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Published Friday 5 May 2017

Today is International Midwives Day, a day which highlights the work midwives do. We spoke to a Hutt Valley DHB midwife who is celebrating a particularly special midwives day.

The deliberations have been made and Grace has decided what she wants to name her baby.

The dreary Hutt Valley Autumn morning and the driving rain can’t put a damper on the news of the beautiful baby girl’s name.

The announcement is like a ray of sunshine to her two grandmothers, whose faces light up as they repeat the tiny baby’s name.

“Mabel Ocean Hiess”

Nineteen hours ago little Mabel was helped into the world by midwife, Kim. Her dad, Spencer and her paternal grandmother, Christine, who is also a midwife were there to catch her.

“We were the first to know she was a girl, as she was born!” explains Christine.

Having delivered babies for over 40 years, this International Midwives Day is particularly special for Christine. While she has helped bring thousands of babies into the world, being there for the birth of her granddaughter was something altogether different.

“Every birth is precious, but this was a bit extra special,” Christine says, adding that celebrating International Midwives Day is “a bit like celebrating Mother’s Day”. “It is recognition of your role of bringing new life into the world,” Christine adds and Kim agrees.

“I had worked with special needs children for years, but always knew that I would be a midwife, it was where I wanted to be,” Kim says.

From Christine’s training in 1976, when she did six months training (with a nursing background) to Kim’s three years training, ending in 2009, the core function of midwifes has not changed. Directly translated, midwife means “with women” and this is the focus of all the midwives who work at the Hutt Valley DHB.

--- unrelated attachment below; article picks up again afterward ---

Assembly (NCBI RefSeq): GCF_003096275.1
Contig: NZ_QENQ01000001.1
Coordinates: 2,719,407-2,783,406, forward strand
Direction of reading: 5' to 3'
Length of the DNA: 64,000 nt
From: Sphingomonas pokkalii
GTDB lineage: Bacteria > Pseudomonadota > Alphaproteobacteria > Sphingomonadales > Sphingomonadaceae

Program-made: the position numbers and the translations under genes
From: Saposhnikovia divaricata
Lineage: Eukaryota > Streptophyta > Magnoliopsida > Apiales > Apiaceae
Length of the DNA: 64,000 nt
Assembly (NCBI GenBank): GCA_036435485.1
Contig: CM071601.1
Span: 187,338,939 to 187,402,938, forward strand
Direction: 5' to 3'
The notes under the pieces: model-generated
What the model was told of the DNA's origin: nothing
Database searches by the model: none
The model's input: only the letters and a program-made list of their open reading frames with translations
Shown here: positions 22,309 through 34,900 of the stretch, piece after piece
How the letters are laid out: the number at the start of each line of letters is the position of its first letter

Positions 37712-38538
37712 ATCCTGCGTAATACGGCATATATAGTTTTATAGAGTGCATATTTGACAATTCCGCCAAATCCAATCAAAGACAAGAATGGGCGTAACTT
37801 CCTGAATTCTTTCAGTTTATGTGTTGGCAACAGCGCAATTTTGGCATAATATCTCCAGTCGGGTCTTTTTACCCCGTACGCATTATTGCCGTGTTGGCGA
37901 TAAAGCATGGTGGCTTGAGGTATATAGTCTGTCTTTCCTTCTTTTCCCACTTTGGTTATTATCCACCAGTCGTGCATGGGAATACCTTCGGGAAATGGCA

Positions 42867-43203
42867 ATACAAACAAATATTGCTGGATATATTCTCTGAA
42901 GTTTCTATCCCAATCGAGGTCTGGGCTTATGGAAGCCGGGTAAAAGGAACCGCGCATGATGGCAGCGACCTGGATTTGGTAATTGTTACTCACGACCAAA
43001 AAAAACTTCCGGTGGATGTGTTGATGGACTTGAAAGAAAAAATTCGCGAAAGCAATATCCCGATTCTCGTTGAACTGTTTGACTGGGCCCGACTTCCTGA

It is a 24 hour dedication to the expectant mothers which means Lead Maternity Carers are there for the family whenever they are needed.

Midwives need to be skilled to pick up any variants from how things should be. It is the one-on-one care, guidance and support that not only impacts on the health and well being of mother and child, but the whole whānau, Christine says.

“It is about keeping everyone safe during pregnancy, during birth and after birth, supporting mum and baby, dad and the whole family,” she says.

When she hears the story of her birth Mabel will know just how loved she was when she arrived. Her two older brothers, who are seven and five couldn’t wait to meet her, with her five year old brother feeling very proud to now be a “big brother”.

Grace’s mum, Jane, flew up from Christchurch to support her daughter. Mabel is the sixth grandchild whose birth she has witnessed.

Having had five children of her own Jane knows just how important it is to have family support.

“When you are going through it yourself, you just go through it, but when you see someone you love going through labour, you just wish you could help, even if it meant taking a turn with the contractions,” Jane says.

Spencer adds that this is how women in many cultures are supported, with grandmothers and midwifes and a network of women helping women through childbirth and mothering.

“This is what the whole international women’s movement is about, women helping women,” he says. As Grace and her family continue to gaze at the beautiful new addition to their family, another baby can be heard crying on the maternity ward. In each room, similar scenes are playing out.

While this great step into parenthood is rife with uncertainty, the one constant is that whatever these new mums may need, they can find support, guidance, understanding and wisdom from the midwives who are there to support them.